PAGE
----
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Bartok: Kossuth, symphonic poem; Two Portraits, Op. 5; Suite No. 1, Op. 3 / Michael Ludwig, violin. JoAnn Falletta, Buffalo PO

Album Summary

>Bartók, Béla : Kossuth, symphonic poem for orchestra, Sz. 21
>Bartók, Béla : Portraits (2) for violin and orchestra, Op. 5/Sz 37
>Bartók, Béla : Suite for Orchestra no 1, Op. 3/Sz. 31
Performer Conductor Ensemble Composer

Notes & Reviews:

All three of the works in this program reveal a young composer on the threshold of greatness, serving as his passport to the vast new world of orchestral music prevailing at the beginning of the 20th century. Inspired by the tone poems of Richard Strauss, Bartók's Kossuth dramatically commemorates the struggle for Hungarian independence in 1848 with an alluring and provocative orchestration. The Two Portraits set moods of love and painful heartbreak into stark contrast, while the First Suite is a showcase of symphonic effects which caused a sensation in Vienna at its première in 1905.

The Guardian, 4th September 2014
The Buffalo Philharmonic performances under JoAnn Falletta don't stint on what this music needs: energy and colour.

Gramophone Magazine, November 2014
Falletta's performances of these early Bartok show-stoppers really do raise the roof. Making the First Suite sound compelling is no mean feat, and yet, right from the ebullient opening Allegro vivace, the Buffalo Philharmonic sound fully on course for the challenge.

American Record Guide, January/February 2015
Falletta gives us an able survey of early Bartok. Kossuth, the tone poem celebrating Hungary's national hero, is especially well interpreted. Too many performances of this fascinating Opus 1 rush the music. It's interesting how much the work looks back as well as forward. In one of its tutti passages, a series of upward-sweeping string triplets recalls Liszt's Tasso. The orchestral requirements are head for head nearly identical to Strauss's Heldenleben. Of course, both works honor heroes. The Two Portraits (1907) are in effect small tone poems. Michael Ludwig plays his significant part with good phrasing and an attractive tone. He handles with skill the ethereal closing bars and the stratospheric final cadence. Any section of Suite 1 (1905, rev. 1920) would make a good movement in a symphony. The Buffalo Philharmonic's playing is vigorous and sensitive, and Naxos's sound worthy of its content.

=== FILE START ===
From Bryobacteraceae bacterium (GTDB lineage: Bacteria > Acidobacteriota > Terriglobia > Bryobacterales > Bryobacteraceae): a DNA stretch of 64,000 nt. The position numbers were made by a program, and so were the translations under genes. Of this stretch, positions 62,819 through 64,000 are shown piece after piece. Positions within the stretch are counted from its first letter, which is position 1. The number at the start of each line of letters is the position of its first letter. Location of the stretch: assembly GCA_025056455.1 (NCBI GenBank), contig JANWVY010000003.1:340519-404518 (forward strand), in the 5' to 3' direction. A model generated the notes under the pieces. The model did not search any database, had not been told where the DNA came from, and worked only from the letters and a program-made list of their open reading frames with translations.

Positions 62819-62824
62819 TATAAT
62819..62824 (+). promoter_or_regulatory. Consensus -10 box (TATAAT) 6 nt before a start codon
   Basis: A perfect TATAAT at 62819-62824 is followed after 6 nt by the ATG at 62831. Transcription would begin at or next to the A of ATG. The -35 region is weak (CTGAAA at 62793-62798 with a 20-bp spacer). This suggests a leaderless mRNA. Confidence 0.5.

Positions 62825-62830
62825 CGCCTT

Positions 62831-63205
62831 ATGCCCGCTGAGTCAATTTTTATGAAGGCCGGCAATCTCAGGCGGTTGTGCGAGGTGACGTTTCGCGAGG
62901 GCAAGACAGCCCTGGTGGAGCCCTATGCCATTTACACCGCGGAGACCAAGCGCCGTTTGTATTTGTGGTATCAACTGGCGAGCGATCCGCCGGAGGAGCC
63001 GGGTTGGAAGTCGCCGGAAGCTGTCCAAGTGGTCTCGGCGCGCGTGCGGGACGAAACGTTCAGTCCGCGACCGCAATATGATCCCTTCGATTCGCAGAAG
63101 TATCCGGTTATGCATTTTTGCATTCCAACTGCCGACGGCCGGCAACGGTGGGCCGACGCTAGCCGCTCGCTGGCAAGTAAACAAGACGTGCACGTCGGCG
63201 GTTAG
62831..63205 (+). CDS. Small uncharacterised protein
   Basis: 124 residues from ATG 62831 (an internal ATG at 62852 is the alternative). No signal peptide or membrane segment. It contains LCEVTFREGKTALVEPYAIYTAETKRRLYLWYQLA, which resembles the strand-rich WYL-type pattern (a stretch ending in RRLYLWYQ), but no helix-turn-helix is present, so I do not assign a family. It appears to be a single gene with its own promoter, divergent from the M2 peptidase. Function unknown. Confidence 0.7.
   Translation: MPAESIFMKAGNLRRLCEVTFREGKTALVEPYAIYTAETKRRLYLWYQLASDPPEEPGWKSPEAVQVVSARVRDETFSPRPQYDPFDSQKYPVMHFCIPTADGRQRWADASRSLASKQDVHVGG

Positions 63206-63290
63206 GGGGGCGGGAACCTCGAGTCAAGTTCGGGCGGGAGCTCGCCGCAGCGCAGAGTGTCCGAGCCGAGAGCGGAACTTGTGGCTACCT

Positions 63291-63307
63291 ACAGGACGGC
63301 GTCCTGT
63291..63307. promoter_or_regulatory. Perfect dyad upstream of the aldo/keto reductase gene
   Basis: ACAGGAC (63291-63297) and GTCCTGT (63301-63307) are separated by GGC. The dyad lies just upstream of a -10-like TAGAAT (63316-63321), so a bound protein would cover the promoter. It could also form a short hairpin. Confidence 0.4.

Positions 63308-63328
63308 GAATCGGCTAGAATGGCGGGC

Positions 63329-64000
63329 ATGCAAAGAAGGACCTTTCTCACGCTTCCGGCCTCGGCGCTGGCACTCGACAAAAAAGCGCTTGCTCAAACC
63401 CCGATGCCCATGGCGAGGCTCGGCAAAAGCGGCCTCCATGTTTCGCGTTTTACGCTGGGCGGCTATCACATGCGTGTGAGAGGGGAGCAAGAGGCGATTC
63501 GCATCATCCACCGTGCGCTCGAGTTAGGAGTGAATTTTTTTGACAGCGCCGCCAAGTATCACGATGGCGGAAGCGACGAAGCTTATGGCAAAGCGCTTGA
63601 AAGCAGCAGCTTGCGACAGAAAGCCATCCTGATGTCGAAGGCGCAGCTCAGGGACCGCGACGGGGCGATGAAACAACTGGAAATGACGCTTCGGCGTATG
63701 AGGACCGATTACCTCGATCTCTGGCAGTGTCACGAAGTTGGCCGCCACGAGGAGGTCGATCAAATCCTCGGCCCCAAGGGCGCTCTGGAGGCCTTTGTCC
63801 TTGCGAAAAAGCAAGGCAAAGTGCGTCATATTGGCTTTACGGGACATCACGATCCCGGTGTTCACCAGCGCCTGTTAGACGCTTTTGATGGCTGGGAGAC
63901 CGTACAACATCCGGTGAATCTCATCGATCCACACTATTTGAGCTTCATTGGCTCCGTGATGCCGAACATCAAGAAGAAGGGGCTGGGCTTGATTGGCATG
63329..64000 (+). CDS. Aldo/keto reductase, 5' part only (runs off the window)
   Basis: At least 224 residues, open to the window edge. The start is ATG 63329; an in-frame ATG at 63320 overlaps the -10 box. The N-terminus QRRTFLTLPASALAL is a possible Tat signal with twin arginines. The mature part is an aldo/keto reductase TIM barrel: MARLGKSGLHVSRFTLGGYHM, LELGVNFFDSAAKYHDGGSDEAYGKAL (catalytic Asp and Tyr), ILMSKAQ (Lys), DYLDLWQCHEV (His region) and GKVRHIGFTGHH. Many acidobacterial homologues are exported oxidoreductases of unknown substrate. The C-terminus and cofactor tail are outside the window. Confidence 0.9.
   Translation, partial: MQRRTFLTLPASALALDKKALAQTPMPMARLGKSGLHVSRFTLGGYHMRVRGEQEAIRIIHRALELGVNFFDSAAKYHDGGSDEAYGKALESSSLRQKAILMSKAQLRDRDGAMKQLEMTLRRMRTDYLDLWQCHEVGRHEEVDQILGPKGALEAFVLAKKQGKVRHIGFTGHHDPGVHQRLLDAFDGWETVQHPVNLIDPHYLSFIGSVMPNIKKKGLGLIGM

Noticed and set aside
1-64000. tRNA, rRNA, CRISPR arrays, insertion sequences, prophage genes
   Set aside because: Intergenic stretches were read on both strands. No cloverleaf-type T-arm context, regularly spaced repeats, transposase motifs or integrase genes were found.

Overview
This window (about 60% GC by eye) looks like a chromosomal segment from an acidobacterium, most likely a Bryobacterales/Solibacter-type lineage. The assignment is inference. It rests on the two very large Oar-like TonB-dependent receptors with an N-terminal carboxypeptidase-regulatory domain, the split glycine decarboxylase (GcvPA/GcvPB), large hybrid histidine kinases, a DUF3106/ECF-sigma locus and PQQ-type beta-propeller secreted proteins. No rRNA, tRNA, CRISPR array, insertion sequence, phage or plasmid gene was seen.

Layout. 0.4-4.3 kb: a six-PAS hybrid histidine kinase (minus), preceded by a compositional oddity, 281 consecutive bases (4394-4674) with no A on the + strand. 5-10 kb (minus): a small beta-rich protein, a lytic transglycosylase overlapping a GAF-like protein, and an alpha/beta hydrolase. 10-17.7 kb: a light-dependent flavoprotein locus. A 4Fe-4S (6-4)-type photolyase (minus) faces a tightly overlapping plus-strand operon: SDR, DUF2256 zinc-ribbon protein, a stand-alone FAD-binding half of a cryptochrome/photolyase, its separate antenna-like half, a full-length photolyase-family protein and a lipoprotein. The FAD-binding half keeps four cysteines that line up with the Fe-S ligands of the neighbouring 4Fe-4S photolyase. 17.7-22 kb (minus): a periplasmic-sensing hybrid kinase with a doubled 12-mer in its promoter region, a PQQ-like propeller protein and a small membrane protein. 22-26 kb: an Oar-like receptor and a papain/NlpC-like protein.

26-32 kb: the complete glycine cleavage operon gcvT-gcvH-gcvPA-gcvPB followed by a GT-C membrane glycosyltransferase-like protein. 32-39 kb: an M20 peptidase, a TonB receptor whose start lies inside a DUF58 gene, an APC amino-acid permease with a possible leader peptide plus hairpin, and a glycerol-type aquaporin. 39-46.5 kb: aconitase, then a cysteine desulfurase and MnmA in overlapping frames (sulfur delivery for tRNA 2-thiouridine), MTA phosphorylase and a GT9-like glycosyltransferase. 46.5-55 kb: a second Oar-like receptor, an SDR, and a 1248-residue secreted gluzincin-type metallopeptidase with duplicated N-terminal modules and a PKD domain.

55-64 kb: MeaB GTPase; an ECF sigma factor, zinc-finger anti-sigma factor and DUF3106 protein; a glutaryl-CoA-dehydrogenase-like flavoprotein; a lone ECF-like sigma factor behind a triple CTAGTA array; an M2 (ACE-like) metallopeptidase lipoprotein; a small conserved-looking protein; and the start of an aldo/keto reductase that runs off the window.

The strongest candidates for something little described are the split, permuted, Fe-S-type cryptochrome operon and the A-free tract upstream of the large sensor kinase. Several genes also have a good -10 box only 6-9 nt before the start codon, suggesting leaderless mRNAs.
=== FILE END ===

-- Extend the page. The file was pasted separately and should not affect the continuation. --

Notes & Reviews:

Recording information: Kleinhaus Music Hall, Buffalo, New York, USA.


Early Bartok shows influences

A young Bela Bartók wrote he was "roused as by a clap of thunder at the first performance of Also sprach Zarathustra.. The work brought me to a pitch of enthusiasm. I felt a reaching out to something new. I threw myself into the study of Strauss."

That inspiration is quite evident in this collection of early orchestral works by Bartok. Kossuth -- Symphonic Poem (1903) is deliberately modeled on Richard Strauss' Ein Heldenleben, and conveys the same sense of high drama. Bartok is never far from his Hungarian roots, though, and this saga of Kossuth the Freedom Fighter is infused with the flavor of Hungarian folk song.